In February of this year, Facebook announced a new algorithm update that seemed to particularly alarm social community managers and brand marketers. In one of the articles about this news feed change, one chart showed a dramatic decrease of engagement of posts from business pages, which at first glance, did seem to be a real cause for concern for companies wanting to reach the communities they have cultivated on Facebook.
While many businesses do take advantage of Facebook’s robust advertising and targeting features, most Facebook pages shared a mix of content that was organic and paid. The common fear was that Facebook became a pay-to-play platform for brands: by prioritizing content shared by friends and family as opposed to brands, it makes it all that much harder to reach customers.
The change also prioritizes content that is more news-related and timely and elicits engagement/comments, which makes it that much harder for brands to get by with just any other content.
The common belief was that brands would have to increase their ad spend.
A Move to Increase Engagement
Contrary to popular belief, Facebook’s move to update their algorithms was not meant to drive revenue from advertisers, although it’s easy to see why businesses would think that. Mark Zuckerberg explained that Facebook now aims to prioritize content from family and friends, which makes sense for a social network.
In the same explainer, he said that they want to discourage passive posts, and not only find relevant content, but encourage meaningful interactions with others.
However, the current model of a Facebook business page is, more often than not, a broadcasting platform: you share a post, pay to boost its reach, and then try to encourage engagement via likes, comments, or shares. Sometimes you strike gold with a post that does really well with your target audience and starts conversations.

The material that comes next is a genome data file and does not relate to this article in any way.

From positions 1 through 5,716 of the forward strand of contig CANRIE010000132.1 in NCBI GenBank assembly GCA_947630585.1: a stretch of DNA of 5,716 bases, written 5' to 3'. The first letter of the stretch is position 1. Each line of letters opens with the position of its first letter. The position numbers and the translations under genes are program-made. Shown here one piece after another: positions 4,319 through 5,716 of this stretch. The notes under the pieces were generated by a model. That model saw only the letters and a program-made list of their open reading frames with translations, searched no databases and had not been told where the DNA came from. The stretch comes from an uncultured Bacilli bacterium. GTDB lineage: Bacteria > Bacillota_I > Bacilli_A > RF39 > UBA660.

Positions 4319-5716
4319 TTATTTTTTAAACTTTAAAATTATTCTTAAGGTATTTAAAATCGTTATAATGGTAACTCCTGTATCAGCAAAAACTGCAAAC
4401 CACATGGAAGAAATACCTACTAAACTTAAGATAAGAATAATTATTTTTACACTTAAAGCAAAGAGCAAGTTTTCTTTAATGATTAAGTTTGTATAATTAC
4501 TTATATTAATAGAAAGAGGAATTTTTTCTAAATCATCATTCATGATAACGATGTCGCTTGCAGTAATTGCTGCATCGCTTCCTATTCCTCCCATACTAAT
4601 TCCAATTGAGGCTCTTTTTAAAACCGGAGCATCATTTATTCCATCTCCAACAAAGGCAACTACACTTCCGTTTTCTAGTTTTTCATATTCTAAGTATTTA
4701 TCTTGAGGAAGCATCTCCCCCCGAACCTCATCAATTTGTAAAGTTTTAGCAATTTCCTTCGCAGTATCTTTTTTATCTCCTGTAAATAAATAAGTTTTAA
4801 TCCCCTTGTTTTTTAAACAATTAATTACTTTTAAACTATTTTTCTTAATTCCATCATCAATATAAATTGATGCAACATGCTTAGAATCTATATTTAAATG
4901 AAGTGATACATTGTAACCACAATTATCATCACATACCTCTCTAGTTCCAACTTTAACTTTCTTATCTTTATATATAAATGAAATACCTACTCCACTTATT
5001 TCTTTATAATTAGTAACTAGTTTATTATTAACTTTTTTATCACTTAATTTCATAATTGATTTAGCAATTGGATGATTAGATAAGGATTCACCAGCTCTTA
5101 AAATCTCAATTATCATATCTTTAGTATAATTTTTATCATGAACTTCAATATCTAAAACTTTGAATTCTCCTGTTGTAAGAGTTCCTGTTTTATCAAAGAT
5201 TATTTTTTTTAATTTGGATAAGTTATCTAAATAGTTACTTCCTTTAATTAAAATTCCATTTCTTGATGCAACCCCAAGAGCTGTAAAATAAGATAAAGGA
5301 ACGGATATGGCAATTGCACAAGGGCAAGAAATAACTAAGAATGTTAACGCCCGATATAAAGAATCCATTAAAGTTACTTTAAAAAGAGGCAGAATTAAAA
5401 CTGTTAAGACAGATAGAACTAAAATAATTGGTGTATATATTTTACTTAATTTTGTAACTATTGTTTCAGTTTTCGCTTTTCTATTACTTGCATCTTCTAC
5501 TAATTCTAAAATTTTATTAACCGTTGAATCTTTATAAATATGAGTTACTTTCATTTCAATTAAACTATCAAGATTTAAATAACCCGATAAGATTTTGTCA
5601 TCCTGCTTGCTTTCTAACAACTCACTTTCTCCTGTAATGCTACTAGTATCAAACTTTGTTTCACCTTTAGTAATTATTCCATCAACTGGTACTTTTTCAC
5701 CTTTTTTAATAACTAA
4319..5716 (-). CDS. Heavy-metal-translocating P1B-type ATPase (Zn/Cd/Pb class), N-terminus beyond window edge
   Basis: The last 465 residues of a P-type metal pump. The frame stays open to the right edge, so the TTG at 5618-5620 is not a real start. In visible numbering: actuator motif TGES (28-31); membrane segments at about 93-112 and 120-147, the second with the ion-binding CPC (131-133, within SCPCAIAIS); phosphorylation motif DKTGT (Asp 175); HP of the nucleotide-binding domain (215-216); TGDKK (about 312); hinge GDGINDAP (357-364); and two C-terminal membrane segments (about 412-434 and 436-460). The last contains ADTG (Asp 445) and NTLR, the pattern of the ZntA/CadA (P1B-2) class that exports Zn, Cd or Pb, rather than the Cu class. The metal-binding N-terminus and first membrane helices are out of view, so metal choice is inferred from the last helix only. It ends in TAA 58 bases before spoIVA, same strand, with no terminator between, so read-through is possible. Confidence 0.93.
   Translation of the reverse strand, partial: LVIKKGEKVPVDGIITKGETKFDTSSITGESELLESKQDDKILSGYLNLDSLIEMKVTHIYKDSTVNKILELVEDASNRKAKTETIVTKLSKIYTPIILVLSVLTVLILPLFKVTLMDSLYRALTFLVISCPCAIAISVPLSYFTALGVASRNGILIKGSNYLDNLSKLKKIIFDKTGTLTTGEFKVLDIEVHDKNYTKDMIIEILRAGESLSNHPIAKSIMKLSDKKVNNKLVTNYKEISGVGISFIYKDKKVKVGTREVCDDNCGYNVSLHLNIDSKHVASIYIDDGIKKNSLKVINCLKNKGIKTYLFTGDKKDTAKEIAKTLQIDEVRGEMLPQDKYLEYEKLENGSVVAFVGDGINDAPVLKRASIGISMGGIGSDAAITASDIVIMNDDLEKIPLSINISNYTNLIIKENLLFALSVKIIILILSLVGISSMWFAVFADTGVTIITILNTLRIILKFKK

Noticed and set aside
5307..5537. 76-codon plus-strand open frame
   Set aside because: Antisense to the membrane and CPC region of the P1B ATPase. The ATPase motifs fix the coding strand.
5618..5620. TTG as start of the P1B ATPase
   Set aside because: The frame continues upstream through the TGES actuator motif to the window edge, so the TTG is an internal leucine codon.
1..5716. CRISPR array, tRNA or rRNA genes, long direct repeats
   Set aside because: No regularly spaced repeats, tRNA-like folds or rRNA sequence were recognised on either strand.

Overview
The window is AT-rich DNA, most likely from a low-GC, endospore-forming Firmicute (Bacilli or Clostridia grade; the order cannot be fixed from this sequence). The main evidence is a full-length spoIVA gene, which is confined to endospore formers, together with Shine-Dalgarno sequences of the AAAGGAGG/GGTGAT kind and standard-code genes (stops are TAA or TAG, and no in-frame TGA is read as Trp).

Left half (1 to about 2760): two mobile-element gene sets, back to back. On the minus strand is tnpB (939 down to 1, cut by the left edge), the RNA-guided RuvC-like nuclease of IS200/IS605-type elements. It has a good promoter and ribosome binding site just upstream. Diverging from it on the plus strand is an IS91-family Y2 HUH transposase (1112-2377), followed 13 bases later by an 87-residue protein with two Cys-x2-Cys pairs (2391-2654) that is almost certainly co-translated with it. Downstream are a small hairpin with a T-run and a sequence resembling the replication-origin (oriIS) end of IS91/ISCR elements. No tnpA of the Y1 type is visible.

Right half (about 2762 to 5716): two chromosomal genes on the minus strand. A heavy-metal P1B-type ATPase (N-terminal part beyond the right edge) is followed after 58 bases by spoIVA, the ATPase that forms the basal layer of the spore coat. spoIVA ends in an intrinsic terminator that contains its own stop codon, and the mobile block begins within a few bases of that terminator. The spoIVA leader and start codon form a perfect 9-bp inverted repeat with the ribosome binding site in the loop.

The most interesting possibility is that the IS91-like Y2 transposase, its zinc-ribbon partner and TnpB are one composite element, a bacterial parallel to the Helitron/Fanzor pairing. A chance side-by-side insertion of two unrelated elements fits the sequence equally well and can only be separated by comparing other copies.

Regardless, most content shared across Facebook and other social networks do not enable brand fans to participate in interactive activities and collaborate in more meaningful ways that drive real change and innovation - all things that great communities (both online and in real life) strive for.
The latest Facebook news feed update therefore, presents a new opportunity to marketers and customer engagement professionals everywhere: build and invest in your own community.
A Company Page Does Not A Community Make
In the age of social media, Facebook has been unparalleled by other networks as the social network of choice for marketers to reach a mass audience. After all, it seems like a no-brainer to create a Facebook page for your brand and get people to like it. While social media still serves as a incredible medium for reaching audiences, sharing company updates and clever marketing videos - it’s never been easy to foster a real sense of community when you’re renting space on someone else’s property.
Trying to nurture engagement and participation on a platform like Facebook can also be restrictive due to the limits of what users can do on the page. Besides reacting and commenting, brands often have to run any additional content like contests or submissions off of the platform, which can discourage some users from participating because the process involves too many clicks and too many platforms.
Brands today must focus less on broadcasting content and more on activities that fans want to get involved with, and figure out how to leverage all different sorts of engagement tactics -- from blogs to surveys to polls to ideas contests -- and do so on channels and properties they own which will never be at the mercy of Facebook’s temperamental algorithms.
Taking Control of Your Own Community: From Facebook and Beyond